This has more to do with the racial breakdown of private vs. public schools. White SAT takers score higher than black SAT takers. Private schools are 90% white, while public schools tend to have a larger percentage of Black SAT takers.

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Smirks November 14, 2014 at 10:16 am

Even if you single out the white students in both private and public, you’re still talking about a huge discrepancy between the two when it comes to disadvantaged white students.

Private schools tend to get the cream of the crop. One can only feign surprise when the cream of the crop overall outperforms the rest of the crop.

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Jackie Chiles November 14, 2014 at 11:50 am

http://lesacreduprintemps19.files.wordpress.com/2012/09/sat-participation-scores-by-state-and-race.pdf

That data is from 2000, but there’s pretty much a black-white discrepancy across the board in every state. White students from states that rank in the bottom percentage of the SAT scores have scores comparable to those living in the states with “good” educational systems.

Example, the average white dood in SC scored a 1022 combined on the SAT in 2000. Meanwhile a white dood in Massachusetts, supposedly the 2nd best school system in the US, scored a 1043 in 2000. A black dood in SC scored an 833 on the SAT in 2000 while a black dood in MA scored an 858 in 2000.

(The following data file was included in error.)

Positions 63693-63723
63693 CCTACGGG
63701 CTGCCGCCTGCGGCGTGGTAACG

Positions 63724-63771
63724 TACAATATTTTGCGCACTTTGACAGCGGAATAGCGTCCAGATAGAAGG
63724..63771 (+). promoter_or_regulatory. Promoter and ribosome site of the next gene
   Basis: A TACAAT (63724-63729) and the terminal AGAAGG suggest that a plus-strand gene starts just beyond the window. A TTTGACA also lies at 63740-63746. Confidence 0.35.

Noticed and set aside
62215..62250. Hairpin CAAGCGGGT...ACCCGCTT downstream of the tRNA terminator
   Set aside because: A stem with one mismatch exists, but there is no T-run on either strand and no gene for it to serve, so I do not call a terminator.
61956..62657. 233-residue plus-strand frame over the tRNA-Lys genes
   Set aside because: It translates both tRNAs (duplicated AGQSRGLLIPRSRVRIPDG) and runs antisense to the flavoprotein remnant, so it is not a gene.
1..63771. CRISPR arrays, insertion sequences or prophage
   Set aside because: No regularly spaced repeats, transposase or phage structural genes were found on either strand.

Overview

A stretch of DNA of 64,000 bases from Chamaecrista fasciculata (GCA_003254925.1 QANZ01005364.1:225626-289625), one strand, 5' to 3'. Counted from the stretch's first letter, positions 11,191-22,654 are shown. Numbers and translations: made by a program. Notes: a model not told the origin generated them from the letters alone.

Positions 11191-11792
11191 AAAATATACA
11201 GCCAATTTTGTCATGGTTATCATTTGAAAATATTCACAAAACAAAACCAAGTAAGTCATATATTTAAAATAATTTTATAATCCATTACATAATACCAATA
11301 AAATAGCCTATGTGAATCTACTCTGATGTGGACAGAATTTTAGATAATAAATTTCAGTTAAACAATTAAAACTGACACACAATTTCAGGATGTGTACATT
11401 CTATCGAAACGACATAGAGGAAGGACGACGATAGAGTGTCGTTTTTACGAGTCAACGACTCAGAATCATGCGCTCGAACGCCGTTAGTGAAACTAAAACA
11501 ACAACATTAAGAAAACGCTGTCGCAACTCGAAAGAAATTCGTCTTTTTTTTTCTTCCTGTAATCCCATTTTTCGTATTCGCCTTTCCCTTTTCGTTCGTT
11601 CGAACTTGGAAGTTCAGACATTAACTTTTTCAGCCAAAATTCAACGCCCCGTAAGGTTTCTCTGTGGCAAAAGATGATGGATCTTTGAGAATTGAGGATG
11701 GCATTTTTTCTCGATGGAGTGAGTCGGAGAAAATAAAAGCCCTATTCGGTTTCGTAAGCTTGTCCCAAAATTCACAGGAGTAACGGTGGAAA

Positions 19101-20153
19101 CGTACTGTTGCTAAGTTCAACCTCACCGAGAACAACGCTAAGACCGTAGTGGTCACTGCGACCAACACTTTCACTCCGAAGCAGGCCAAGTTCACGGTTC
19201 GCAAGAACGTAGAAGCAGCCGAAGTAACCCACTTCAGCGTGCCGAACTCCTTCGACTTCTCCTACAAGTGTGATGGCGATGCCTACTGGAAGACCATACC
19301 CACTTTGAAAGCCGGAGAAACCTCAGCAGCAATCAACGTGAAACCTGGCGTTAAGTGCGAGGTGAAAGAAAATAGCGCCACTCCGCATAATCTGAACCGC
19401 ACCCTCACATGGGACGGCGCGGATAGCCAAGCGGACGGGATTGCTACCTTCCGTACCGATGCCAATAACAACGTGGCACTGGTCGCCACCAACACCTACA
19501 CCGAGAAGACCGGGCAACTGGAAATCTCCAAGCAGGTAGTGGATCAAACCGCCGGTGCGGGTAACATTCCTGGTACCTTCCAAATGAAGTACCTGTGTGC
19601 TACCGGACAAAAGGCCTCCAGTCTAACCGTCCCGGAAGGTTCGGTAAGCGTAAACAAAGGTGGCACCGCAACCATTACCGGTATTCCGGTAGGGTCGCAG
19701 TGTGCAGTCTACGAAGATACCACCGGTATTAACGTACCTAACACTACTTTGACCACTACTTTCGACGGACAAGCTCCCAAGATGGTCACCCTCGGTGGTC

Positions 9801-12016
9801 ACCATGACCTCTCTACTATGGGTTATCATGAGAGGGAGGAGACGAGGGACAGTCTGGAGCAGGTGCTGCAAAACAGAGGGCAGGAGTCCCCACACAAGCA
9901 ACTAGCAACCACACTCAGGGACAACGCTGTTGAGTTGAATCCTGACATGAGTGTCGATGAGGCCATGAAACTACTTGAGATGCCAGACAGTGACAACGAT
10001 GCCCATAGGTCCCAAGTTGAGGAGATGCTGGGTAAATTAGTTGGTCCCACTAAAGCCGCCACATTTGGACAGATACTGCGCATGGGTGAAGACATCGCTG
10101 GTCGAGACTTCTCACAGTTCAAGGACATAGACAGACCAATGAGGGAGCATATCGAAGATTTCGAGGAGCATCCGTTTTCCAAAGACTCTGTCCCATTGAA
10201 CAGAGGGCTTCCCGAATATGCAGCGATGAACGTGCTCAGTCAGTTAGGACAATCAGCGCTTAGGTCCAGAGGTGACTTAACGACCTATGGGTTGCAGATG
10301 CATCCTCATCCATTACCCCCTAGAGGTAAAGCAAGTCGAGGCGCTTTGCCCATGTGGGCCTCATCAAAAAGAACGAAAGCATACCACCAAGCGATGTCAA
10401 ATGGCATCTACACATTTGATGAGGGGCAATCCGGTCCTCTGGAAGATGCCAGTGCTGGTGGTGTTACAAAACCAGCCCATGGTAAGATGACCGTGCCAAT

It’s unlikely that the difference between the 2nd best school system in the US and the worst in the US is a total of 21 SAT points for white people and 25 points for black people. The difference between the two states? In South Carolina, 24% of the SAT test takers were black while in Massachusetts, just 4% of the SAT test takers were black. Thus, states (or schools in this case) with a higher percentage of blacks taking the SAT look worse on average because they have a higher percentage of people scoring lower on the SAT.

I’m not pointing this out to say “oh, blacks are so stupid lol” but to point out that looking at SAT averages does not really tell you how good your education system really is, but only tells you which states or schools have a higher minority population taking the SAT.

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E Norma Scok November 14, 2014 at 10:55 am

So you are saying whites are smarter than blacks?

Been reading “The Bell Curve”, huh?

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Tom November 14, 2014 at 11:19 am

Children from a financially stable background with educated parents do better on standardized test. In SC there is no doubt that if you are white you are far more likely to come from that background. If you attend private school, the odds of coming from that background go up to almost 100%.

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Jackie Chiles November 14, 2014 at 11:55 am